Ori Brafman, multiple New York Times bestselling author, co-founder of the Fully Charged Institute, Distinguished Teaching Fellow and UC Berkeley and co-founder of Vegan.org, joins the show and talks about his latest book, Radical Inclusion. He examines the latest changes in the landscape of leadership, and explains the plasticity of thinking when it comes to the writing process, and why decentralized organizations work best.
The Leadership Podcast is proud to announce a new initiative with thoughtLEADERS to provide very short podcasts called “chalk talks.” They’re “bitesize” hacks on common (but challenging) leadership issues.
You can only access the Chalk Talks by subscribing to our mailing list at The Leadership Podcast.
If you want to be one of the ten lucky listeners who will get to attend this event… click on the link below to send in your submission. We will make our selection on Veterans Day (11/11/19) so get your submission in by November 8th, 2019.
In addition, listen in to learn how 10 of you can apply to be selected to participate in the March 2020 Self-Reliant Leadership Crucible and Podcast Guest Reunion in Austin, Texas! It’s an exclusive event only for past Crucible participants and Podcast Guests, so this is a very unique opportunity.
The only other way to participate is through corporate sponsorship. If that’s of interest, please send a note to [email protected].
[5:53] Ori wrote The Starfish and The Spider in 2006, Sway in 2008, Click in 2019 and Chaos Imperative in 2013. Each of these books has a running theme on how people structure their organizations, and how seemingly small factors affect very large decisions and important long term relationships.
[9:27] Ori saw very different cultures firsthand, going from Tel Aviv to El Paso, to Silicon Valley.
[11:03] When we choose to surround ourselves with people of all different viewpoints and perspectives, we get what Ori calls the “ping pong of ideas”, serving them back and forth to each other. Ori found the creative tension of picking writing partners with different views from his own helped make the content richer.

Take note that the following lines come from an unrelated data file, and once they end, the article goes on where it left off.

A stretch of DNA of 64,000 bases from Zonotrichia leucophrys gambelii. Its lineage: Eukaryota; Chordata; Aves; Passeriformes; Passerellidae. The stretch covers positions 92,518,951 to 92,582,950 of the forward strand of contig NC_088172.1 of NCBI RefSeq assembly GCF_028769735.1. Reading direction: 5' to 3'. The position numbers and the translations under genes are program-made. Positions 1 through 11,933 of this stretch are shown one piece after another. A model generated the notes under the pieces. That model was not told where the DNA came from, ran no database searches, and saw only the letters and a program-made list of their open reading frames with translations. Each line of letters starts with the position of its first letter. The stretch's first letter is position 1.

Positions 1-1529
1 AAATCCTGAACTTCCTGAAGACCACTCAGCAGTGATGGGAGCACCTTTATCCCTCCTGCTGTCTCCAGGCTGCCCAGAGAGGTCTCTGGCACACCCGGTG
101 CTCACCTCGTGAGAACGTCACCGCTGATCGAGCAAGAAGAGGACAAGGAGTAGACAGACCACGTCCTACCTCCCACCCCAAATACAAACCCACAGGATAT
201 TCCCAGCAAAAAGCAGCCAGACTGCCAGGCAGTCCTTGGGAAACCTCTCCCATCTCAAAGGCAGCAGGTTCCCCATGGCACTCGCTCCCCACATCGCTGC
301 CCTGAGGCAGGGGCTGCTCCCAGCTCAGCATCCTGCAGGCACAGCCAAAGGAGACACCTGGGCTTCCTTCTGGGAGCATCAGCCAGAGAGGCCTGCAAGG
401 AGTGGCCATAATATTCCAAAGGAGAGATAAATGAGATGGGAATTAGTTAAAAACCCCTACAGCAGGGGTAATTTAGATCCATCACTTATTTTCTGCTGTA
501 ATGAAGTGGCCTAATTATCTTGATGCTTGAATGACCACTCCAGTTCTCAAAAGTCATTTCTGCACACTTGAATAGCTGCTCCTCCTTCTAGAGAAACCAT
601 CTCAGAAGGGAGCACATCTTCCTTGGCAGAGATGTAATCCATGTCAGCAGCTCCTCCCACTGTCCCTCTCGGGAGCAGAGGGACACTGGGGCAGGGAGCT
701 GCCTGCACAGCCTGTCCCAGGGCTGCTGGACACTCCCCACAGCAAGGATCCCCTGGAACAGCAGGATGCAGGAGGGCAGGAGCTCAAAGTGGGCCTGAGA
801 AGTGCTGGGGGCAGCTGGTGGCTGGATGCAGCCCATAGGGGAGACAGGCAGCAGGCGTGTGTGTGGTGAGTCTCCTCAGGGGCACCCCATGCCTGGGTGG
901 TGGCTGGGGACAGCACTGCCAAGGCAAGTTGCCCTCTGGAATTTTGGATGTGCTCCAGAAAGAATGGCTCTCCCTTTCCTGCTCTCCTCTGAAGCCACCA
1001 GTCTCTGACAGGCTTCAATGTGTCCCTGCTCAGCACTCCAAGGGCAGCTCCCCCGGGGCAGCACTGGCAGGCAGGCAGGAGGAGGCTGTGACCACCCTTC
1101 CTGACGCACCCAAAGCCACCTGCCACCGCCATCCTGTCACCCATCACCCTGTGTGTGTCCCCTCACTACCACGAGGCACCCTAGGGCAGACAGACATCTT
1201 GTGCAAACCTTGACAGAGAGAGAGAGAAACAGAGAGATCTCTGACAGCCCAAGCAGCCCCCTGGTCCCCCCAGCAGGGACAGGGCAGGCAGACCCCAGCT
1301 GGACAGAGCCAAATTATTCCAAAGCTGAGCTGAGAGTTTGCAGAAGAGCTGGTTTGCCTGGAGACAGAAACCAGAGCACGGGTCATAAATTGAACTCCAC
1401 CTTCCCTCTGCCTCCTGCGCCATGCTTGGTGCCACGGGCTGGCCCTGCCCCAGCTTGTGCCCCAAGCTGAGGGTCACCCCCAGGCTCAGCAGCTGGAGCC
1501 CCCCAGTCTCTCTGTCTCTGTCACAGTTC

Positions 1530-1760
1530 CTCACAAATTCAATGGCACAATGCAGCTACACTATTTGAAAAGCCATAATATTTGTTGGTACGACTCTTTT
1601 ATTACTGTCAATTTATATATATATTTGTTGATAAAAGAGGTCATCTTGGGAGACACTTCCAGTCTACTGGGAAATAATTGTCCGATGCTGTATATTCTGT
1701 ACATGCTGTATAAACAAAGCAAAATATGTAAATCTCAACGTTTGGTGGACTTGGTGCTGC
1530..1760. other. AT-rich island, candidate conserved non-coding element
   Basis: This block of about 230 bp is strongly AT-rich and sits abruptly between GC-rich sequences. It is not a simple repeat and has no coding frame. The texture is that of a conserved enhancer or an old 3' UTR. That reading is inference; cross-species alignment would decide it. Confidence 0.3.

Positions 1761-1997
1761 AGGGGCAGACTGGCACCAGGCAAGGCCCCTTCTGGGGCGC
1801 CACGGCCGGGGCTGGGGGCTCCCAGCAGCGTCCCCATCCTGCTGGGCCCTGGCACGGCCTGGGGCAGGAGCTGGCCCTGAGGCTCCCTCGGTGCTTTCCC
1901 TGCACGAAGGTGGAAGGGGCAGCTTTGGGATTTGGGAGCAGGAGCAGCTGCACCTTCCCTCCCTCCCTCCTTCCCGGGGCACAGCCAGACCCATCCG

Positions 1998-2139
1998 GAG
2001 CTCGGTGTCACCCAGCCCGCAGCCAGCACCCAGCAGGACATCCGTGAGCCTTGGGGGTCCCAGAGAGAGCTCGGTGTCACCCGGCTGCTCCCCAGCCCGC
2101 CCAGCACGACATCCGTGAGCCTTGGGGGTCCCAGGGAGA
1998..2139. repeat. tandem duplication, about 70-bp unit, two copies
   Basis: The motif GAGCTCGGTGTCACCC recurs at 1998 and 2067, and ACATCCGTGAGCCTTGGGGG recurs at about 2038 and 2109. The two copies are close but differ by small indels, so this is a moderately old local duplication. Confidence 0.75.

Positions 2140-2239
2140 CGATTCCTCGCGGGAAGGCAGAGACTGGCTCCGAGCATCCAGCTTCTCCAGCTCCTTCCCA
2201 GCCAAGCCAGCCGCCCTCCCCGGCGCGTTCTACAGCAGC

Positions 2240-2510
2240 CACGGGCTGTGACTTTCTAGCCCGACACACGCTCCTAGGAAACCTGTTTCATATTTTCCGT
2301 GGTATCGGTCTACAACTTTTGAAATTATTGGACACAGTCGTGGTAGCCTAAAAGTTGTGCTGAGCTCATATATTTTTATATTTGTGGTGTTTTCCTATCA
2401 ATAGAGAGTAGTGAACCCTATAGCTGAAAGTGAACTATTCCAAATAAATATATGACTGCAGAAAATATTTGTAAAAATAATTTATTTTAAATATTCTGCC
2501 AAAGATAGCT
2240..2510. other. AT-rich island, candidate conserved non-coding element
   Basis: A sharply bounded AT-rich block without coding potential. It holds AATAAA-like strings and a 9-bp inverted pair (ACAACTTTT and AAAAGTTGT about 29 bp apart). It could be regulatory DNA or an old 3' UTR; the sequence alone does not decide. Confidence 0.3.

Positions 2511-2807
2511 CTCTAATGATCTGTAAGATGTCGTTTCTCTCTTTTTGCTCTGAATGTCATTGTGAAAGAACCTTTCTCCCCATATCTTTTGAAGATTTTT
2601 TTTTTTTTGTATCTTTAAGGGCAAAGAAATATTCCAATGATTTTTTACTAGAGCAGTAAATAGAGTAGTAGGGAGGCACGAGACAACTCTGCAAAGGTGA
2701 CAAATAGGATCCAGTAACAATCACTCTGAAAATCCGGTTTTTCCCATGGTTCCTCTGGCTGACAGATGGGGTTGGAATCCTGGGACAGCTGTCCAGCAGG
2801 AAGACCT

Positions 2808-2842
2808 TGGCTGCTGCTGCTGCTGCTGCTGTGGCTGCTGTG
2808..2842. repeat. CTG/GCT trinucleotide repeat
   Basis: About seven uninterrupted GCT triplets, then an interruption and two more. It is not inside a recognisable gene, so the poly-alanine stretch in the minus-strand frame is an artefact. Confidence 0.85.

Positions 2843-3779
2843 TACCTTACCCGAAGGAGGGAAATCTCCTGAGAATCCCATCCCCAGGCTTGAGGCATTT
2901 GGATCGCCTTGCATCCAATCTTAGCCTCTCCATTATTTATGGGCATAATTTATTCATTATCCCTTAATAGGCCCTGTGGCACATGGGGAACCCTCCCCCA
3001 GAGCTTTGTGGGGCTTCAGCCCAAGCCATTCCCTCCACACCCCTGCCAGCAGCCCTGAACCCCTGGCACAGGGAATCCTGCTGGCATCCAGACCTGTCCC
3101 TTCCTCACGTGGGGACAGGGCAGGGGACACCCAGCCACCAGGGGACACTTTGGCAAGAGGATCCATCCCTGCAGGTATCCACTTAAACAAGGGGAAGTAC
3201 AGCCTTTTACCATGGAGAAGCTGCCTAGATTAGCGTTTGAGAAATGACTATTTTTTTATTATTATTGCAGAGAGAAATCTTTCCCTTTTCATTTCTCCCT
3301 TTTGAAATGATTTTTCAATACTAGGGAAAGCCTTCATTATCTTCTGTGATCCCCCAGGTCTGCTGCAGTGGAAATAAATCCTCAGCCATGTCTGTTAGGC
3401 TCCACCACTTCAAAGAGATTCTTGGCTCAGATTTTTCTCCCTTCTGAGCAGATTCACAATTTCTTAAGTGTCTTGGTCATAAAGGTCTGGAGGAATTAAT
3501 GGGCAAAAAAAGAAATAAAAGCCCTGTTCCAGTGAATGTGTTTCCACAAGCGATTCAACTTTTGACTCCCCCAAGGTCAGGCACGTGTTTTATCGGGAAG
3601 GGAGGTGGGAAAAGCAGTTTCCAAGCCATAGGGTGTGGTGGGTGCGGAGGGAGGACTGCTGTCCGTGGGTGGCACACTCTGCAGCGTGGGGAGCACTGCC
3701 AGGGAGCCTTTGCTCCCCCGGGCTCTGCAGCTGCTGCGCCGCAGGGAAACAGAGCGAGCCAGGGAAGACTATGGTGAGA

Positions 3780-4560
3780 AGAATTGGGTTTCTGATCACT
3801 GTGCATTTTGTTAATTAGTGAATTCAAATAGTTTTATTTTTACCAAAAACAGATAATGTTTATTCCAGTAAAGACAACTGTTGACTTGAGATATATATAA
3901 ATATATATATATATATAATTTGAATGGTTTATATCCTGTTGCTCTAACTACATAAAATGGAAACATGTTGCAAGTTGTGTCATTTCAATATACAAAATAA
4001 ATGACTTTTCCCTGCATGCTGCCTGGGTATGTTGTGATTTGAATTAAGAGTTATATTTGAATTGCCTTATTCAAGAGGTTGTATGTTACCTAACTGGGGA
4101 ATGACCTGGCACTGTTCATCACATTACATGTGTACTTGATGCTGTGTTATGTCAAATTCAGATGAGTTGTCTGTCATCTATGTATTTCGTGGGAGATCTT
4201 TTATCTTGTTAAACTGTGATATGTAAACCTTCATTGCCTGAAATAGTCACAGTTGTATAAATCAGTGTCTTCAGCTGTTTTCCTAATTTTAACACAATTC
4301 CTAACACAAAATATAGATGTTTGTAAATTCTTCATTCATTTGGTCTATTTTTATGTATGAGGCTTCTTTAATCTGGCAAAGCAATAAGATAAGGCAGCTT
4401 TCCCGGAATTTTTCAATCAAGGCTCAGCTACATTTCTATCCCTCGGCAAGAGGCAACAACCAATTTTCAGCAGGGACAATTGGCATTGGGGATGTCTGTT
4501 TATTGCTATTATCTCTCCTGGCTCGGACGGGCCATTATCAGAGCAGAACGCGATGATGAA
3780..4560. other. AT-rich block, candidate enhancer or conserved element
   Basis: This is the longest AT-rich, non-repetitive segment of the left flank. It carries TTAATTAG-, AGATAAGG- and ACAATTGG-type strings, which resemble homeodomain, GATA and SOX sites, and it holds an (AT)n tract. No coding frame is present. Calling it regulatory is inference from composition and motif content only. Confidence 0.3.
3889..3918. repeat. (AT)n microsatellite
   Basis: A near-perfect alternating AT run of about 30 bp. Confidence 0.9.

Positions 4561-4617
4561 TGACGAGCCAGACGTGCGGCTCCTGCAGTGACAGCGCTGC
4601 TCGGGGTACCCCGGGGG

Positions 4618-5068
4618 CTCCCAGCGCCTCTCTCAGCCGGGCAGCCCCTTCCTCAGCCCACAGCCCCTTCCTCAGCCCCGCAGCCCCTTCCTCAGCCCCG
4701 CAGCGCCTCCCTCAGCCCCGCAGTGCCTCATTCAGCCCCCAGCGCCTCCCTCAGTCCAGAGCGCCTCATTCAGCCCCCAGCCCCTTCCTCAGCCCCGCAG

[20:23] The more distributed an organization is, the more powerful. People can organize around a common cause without having a top-down hierarchy, and can regenerate if one sector falls short.
[25:58] When we try to control too much as a leader, we miss out people making a difference by their own contribution.
[27:15] Radical inclusion is about creating a sense of belonging, and an attachment and understanding of the organization’s narrative.
[34:58] Providing people with more organization in a structure isn’t always the answer. Often times, we need to look at things from a systems approach.
[38:58] Ori feels one of the best ways to fix the divide is to organize in a way where we have radical inclusion, be clear on who makes the decisions, and what the expected outcomes and consequences are in these human interactions. He started to bridge together UC Berkeley and the army with these very same principals.
[51:40] Great leaders energize people, and raise others up around them.
How to Contact Ori:
- “Hold your views lightly.”
- “There will be atrophy in organization if it’s overly dependent on a single person.”
- “Information does not change behavior.”
- “It’s about the human interaction in the same room. I trust in that.”
- “We can’t do it alone, we have to do it with each other.”
- “A leader’s job is to improve the energy of those around them.”